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Future soft optical fibers could allow for exploring new treatments to block peripheral nerve pain

Oct. 20, 2023.
2 min. read 3 Interactions

MIT engineers use optogenetics to test future soft, stretchable optical fibers

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Amara Angelica

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Amara Angelica is Senior Editor, Mindplex

A soft hydrogel fiber enables optogenetic pain inhibition during locomotion (credit: Sabrina Urbina Villafranca)

Engineers at MIT have developed experimental soft, implantable optical fibers that could deliver light to major nerves to explore causes and potential treatments for peripheral nerve disorders in animal models.

(Peripheral nerve pain—from sciatica, motor neuron disease, and general numbness and pain—can occur when nerves outside the brain and spinal cord are damaged, resulting in tingling, numbness, and pain in affected limbs. Peripheral neuropathy is estimated to affect more than 20 million people in the United States.) 

“Current devices used to study nerve disorders are made of stiff materials that constrain movement, so that we can’t really study spinal cord injury and recovery if pain is involved,” says Siyuan Rao, assistant professor of biomedical engineering at the University of Massachusetts.

Optogenetics

The study is based on optogenetics, an animal research technique (originally developed at MIT) that genetically modifies neurons in the brain to respond to light. Neuroscientists have applied optogenetics in animals to precisely trace the neural pathways underlying a range of brain disorders, information that has led to targeted therapies for these conditions.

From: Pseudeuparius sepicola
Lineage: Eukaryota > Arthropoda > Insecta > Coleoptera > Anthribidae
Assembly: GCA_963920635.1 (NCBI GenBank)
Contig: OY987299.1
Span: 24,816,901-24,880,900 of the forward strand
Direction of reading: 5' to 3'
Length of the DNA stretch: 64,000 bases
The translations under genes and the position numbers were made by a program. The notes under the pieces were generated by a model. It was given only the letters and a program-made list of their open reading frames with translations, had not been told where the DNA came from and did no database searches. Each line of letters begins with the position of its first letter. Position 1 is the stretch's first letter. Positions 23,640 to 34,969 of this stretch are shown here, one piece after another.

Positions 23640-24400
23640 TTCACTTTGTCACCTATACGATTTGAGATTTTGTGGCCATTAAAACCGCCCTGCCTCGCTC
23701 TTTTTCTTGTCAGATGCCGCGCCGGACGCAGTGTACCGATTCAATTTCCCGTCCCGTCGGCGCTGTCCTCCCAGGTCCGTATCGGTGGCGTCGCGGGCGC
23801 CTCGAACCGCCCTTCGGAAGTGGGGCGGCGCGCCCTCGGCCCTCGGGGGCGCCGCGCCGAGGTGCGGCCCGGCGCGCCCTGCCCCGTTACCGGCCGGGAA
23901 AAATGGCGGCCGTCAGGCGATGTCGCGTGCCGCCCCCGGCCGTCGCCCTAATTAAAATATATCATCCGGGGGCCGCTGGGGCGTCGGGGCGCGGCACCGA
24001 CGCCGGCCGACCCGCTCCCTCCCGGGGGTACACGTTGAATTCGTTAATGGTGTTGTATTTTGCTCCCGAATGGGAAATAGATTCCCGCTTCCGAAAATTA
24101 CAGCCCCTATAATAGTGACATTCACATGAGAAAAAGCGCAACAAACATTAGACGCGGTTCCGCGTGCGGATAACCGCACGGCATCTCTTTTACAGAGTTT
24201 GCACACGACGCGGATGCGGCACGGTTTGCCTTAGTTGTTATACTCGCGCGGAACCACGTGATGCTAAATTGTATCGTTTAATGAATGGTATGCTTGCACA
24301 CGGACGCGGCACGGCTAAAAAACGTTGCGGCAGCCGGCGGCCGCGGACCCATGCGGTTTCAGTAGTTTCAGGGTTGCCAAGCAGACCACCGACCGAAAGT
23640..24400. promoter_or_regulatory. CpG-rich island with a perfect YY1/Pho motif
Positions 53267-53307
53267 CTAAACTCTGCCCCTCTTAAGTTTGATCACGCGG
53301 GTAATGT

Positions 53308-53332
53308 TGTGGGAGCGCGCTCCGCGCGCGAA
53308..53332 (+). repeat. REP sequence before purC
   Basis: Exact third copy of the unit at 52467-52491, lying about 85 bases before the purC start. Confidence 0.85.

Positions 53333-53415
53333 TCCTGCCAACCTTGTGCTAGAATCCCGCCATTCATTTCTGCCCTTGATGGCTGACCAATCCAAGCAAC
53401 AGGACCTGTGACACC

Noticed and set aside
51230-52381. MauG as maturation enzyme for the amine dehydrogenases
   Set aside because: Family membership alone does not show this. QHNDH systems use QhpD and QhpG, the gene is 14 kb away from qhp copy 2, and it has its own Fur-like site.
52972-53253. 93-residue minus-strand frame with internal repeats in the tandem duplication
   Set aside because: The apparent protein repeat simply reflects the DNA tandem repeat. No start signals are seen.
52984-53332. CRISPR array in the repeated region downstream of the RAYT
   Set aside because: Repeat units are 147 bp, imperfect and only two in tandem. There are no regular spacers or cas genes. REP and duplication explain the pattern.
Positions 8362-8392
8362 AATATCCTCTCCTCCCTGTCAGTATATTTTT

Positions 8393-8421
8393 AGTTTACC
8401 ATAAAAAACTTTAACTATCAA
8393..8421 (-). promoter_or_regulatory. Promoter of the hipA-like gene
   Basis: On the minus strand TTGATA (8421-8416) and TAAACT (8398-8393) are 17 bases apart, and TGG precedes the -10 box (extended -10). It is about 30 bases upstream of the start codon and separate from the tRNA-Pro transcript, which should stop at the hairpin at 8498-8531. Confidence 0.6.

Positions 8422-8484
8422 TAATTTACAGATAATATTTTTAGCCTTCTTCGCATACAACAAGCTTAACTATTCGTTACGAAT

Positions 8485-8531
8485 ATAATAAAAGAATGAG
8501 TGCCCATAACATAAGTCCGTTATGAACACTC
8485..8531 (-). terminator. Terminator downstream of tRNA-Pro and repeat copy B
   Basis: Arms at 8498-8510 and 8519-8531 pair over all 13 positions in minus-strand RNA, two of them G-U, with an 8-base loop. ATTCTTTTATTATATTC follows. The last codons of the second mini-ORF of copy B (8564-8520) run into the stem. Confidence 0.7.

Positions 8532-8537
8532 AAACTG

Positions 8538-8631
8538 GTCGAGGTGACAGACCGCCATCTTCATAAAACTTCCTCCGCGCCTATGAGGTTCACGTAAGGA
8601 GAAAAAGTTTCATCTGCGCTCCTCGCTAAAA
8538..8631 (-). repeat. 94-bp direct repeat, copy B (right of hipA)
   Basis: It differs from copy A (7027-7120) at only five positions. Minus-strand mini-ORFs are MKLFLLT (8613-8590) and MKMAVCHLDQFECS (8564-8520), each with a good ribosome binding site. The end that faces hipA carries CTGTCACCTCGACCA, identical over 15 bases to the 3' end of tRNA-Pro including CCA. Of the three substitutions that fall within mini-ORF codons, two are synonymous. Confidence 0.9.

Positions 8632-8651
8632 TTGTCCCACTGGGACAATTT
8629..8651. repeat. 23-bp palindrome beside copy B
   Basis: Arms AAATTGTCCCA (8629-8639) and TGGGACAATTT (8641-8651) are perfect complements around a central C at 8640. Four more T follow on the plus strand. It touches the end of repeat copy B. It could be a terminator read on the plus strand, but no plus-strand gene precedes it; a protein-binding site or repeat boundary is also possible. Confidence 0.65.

But peripheral nerves experience constant pushing and pulling from the surrounding muscles and tissues. Rigid silicon devices would constrain an animal’s natural movement and potentially cause tissue damage.  

Testing transparent hydrogel fiber

Their new design is a soft, stretchable, transparent fiber made from hydrogel—a rubbery, biocompatible mix of polymers and water (a more Jell-O-like solution). 

The team tested the optical fibers in mice whose nerves were genetically modified to respond to blue light (to excite neural activity) or yellow light (to inhibit sciatic pain). 

“Now, people have a tool to study the diseases related to the peripheral nervous system, in very dynamic, natural, and unconstrained conditions,” said Xinyue Liu, an assistant professor at Michigan State University (MSU).

“We hope to help dissect mechanisms underlying pain in the peripheral nervous system. With time, our technology may help identify novel mechanistic therapies for chronic pain and other debilitating conditions such as nerve degeneration or injury.”

This research was supported, in part, by the National Institutes of Health, the National Science Foundation, the U.S. Army Research Office, the McGovern Institute for Brain Research, the Hock E. Tan and K. Lisa Yang Center for Autism Research, the K. Lisa Yang Brain-Body Center, and the Brain and Behavior Research Foundation.

Details of the team’s new fibers are reported today (Oct. 19, 2023), in a study appearing in Nature Methods

Citation: Liu, X., Rao, S., Chen, W., Felix, K., Ni, J., Sahasrabudhe, A., Lin, S., Wang, Q., Liu, Y., He, Z., Xu, J., Huang, S., Hong, E., Yau, T., Anikeeva, P., & Zhao, X. (2023). Fatigue-resistant hydrogel optical fibers enable peripheral nerve optogenetics during locomotion. Nature Methods, 1-8. c9 https://doi.org/10.1038/s41592-023-02020-9

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